Short Film Inspires Big Questions
We speak to Aussie filmmaker Scott Mannion about Anima, a soon-to-shoot sci-fi short starring Samuel Johnson, which is being funded via Kickstarter.
"What is reality? How do we perceive it? What is the nature of the universe and our place in it? These questions are very interesting to me, and are what drives most science and scientists." That's director Scott Mannion talking to us about the line of thinking which inspired his soon-to-shoot scientific short film Anima.
A blend of drama and the surreal, Mannion describes Anima as "a man's journey of rebirth as he tries to escape his addiction to technology and reconnect with his humanity and the natural world. Anyone who has ever thought technology is taking over our lives will enjoy this film, as will those who like sci-fi."
Mannion was compelled to craft a unique science fiction film which explores the possibility that there is something "going on outside of what our senses can perceive." With a handful of impressive films influencing the director, he asserts, "You don't need proton cannons and phasers to have an interesting and entertaining science fiction. Films like Primer, 2001: A Space Odyssey and Donnie Darko prove that."
Having directed just the one short film previously (The Firebird), Mannion had the luxury this time around of casting the excellent and well known Australian actor, Samuel Johnson, in the lead role. Best known for his roles in such popular television series such as Rush, Underbelly and The Secret Life Of Us, Johnson has also headlined a number of local films including Crackerjack and The Illustrated Family Doctor.
Mannion says Johnson was his first choice and was thrilled that the actor signed on after he found "that the script strongly resonated with him." Mannion says that Johnson had both the physique and the skills to carry the film. "Physically, Sam is perfect for the film. Not just that, he is obviously a talented actor. He's an honest performer and quite subtle when he needs to be. This is something that our character demands."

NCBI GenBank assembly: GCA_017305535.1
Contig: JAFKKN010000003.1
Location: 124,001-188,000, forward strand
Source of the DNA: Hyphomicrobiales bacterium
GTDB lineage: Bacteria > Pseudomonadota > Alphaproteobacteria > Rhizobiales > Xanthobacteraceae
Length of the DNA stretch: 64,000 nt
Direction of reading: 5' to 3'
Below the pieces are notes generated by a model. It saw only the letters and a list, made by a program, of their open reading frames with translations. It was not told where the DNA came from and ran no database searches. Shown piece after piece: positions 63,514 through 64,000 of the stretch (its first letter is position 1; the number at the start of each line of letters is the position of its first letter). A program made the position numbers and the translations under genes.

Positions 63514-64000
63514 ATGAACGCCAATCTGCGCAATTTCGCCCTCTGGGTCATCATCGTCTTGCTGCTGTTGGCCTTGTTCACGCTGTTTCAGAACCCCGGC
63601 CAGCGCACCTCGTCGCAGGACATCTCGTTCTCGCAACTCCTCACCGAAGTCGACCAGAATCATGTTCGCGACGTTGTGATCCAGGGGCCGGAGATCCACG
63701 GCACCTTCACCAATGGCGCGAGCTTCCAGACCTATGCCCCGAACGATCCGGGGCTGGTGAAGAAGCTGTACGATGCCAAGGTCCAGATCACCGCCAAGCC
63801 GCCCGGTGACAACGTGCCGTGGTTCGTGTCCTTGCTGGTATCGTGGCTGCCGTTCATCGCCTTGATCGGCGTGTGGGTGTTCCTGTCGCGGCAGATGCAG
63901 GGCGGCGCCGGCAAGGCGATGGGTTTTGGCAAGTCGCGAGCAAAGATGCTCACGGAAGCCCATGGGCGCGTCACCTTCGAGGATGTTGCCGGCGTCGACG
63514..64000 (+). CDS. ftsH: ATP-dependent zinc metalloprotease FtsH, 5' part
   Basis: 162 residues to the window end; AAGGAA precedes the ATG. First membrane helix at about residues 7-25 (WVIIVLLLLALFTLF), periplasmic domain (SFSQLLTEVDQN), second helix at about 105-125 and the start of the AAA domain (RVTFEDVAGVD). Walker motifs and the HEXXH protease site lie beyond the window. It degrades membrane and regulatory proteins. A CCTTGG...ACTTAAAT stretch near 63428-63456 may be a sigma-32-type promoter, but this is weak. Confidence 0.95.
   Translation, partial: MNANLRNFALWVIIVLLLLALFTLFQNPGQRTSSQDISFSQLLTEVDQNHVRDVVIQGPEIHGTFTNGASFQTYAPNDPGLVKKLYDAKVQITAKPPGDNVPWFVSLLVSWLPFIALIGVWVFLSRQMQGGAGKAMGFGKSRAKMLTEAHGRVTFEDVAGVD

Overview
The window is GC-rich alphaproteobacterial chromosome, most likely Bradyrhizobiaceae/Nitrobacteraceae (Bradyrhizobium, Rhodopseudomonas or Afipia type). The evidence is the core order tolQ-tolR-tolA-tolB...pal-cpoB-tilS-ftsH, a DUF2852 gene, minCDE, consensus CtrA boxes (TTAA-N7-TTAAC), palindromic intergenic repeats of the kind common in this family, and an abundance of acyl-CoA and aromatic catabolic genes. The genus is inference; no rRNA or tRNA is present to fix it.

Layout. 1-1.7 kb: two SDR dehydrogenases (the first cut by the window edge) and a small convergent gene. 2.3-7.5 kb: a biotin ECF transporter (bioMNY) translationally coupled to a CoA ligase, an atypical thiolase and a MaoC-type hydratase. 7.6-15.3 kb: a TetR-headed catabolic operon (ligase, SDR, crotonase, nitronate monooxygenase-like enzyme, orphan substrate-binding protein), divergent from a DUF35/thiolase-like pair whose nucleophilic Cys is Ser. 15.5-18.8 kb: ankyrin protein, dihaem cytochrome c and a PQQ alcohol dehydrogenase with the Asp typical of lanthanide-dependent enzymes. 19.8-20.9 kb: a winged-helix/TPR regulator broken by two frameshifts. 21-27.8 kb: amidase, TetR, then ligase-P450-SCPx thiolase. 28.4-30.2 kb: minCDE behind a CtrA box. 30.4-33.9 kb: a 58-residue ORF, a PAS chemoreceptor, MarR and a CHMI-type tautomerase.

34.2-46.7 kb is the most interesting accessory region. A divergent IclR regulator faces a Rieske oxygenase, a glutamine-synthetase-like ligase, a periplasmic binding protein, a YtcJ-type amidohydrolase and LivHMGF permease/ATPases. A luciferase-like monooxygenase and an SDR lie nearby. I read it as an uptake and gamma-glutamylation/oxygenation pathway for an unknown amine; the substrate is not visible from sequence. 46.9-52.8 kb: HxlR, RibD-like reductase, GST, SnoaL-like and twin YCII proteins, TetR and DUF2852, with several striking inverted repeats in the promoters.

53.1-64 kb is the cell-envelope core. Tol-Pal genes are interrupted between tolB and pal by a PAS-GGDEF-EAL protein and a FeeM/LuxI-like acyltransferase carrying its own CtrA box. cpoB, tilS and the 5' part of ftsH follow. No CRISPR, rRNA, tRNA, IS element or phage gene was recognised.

So with the script written, the crew assembled and the actors cast, there's the small issue of funding. Mannion is attempting to raise the $10,000 to complete the project via Kickstarter, an online pledge system which gathers money from the general public.
One of the new crowdfunding methods, which circumvent traditional avenues of investment, Mannion says Kickstarter has the advantage of guaranteeing exposure. "Kickstarter gives everyone a central place to see our project, and a very simple way of donating and supporting it. Like most group funding websites, the goal is listed right up front so people know how much money you need to gather. Because of its all or nothing scheme - everything is refunded if you fail - people are more likely to donate."
Only the second Australian project to be promoted via Kickstarter, Mannion says the platform also provides an opportunity to build an audience and create buzz. "Normally filmmakers have to wait until release and the festival run before people become aware of a project," Mannion explains. "But this helps to develop an audience early, and this really excites me. We spend so much time in seclusion as writers, and I love the idea of breaking down the wall and opening a dialogue with the audience."
With less than a week to go to raise the funds, Mannion is quietly confidently that they'll reach their target. "Statistics say that group funding projects work on a bathtub curve, which means that they get most of the attention at both the beginning and the end... Regardless of what's going on, I think a filmmaker needs to have the mentality that ‘By said date, I will be shooting. I will make this film, no matter what happens.' At this stage we're committed to seeing this though."